The list of IRIS metrics below represent those that align with the Microinsurance Network Social and Financial Performance Indicators, with market-based feedback provided by LeapFrog Investments through their FIIRM framework. For more detail on the Microinsurance Network Performance Indicators, their alignment with IRIS metrics, and the rationale for their inclusion, click here.

The Microinsurance Network promotes the development and delivery of effective insurance services for low-income people by encouraging shared learning, facilitating knowledge generation and dissemination, and providing a multi-stakeholder platform. The Network, established in 2002 as the CGAP Working Group on Microinsurance, has over 70 institutional members representing over 200 microinsurance experts in 12 different working and discussion groups. The Microinsurance Network’s Performance Working Group defined a set of financial key performance indicators in 2006, complemented in 2012 by a set of social performance indicators. The key performance indicators (KPIs) were established by a diverse group of microinsurance practitioners, and are applicable to microinsurance providers, irrespective of legal structure, environment, organizational setup and type of microinsurance product offered, although there may be some differences in performance and interpretation.

LeapFrog Investments is a leading profit with purpose investor and a founding member of the GIIN Investors Council.  LeapFrog invests in high-growth companies in Africa and Asia that serve emerging consumers with insurance, and related financial tools such as savings and pensions.  LeapFrog uses profit with purpose performance indicators to drive financial and social outcomes through its in-house performance measurement system, FIIRM.  For more detail on LeapFrog’s FIIRM framework, click here. As a member of the GIIN Investors Council, and a participating member of the Microinsurance Network, LeapFrog has championed the creation of microinsurance metrics within IRIS since the outset, and provided critical leadership and guidance on the practical implementation and interpretation of these metrics.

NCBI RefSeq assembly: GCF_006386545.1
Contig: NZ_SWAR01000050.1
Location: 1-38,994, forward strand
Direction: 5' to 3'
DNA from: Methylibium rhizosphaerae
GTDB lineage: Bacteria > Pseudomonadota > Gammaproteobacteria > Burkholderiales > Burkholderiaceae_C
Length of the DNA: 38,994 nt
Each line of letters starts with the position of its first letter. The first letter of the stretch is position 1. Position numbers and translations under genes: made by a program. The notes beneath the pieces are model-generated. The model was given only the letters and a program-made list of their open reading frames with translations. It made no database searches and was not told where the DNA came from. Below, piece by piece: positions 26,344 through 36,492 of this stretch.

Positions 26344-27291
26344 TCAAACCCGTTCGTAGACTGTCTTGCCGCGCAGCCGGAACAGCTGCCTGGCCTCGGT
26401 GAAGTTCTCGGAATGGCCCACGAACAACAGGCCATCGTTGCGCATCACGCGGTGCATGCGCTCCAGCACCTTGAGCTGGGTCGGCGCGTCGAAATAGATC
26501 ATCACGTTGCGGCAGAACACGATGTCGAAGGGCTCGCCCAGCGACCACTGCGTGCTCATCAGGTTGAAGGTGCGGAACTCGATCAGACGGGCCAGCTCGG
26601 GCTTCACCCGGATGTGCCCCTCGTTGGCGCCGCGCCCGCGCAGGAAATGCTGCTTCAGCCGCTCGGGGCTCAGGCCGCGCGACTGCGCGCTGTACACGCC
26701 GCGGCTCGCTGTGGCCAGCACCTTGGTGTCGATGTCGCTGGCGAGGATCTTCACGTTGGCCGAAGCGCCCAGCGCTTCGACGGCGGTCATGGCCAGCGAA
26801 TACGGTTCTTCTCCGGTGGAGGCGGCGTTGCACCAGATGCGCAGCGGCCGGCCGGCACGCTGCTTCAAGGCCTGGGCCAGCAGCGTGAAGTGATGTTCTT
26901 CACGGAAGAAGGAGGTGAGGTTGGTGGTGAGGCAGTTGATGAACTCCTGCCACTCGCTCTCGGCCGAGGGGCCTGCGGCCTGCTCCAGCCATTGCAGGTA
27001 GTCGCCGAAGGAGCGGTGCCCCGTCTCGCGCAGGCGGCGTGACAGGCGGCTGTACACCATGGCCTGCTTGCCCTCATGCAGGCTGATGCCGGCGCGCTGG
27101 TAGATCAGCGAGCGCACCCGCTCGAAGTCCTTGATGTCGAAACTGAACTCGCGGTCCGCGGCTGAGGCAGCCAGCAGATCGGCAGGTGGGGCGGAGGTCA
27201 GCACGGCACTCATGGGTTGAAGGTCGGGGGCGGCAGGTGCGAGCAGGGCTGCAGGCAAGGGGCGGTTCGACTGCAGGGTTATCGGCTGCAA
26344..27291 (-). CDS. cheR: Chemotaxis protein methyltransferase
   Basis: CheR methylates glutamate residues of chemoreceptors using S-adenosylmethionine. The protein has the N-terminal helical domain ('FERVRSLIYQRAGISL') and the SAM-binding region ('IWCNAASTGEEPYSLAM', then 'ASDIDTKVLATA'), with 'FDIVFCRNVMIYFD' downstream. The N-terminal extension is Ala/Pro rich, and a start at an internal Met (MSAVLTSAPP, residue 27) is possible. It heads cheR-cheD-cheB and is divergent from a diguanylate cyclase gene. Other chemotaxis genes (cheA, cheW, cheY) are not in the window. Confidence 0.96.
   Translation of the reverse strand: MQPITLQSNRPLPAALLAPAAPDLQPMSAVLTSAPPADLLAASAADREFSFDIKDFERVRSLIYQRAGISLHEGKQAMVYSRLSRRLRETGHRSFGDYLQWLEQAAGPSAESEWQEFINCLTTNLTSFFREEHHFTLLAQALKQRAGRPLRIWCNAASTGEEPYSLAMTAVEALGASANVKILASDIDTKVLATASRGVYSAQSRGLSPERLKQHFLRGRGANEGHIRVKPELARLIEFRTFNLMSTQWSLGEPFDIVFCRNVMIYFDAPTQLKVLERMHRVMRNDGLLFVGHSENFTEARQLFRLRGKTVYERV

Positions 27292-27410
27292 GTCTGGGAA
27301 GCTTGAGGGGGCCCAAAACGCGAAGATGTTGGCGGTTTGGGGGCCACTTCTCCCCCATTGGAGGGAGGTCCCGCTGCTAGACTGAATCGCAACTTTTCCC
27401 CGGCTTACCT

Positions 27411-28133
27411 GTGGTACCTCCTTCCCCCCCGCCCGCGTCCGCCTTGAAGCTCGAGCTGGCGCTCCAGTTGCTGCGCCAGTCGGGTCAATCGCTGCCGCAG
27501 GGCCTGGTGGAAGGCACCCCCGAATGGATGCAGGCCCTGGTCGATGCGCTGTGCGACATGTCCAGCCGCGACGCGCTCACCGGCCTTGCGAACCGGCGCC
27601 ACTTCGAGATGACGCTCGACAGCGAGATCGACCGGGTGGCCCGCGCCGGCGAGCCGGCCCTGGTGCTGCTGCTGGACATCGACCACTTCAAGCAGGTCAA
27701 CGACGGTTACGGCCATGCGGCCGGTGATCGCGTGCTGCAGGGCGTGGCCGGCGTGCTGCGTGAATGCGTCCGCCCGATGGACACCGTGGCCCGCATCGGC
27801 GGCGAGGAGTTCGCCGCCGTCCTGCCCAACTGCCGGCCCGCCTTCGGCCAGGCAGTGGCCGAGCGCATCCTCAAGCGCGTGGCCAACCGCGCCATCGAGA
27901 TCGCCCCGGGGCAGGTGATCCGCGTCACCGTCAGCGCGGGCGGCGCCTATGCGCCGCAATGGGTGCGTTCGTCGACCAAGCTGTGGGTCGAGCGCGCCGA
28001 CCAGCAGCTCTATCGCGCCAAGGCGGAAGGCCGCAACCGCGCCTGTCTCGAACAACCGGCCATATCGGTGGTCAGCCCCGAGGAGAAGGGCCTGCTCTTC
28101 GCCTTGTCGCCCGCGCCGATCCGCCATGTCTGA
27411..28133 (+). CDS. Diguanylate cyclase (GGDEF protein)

As with all IRIS metrics, it is important to state that interpretation of these metrics must be complemented with an analysis of other aspects of a company's context, and can change over time. In the case of insurance, stand-alone numbers cannot by themselves indicate positive or negative performance, or necessarily be compared across companies or products.  A low Incurred Claims Ratio, for example, could indicate that clients are paying for something they don’t know about or use, or it could reflect a reasonable outcome for life insurance product at a certain stage of maturity, or a catastrophe insurance product. Overall, these metrics help organizations ask a series of important questions about the social impact of insurance, which together with a deep understanding of the context, provide a more complete picture of social performance.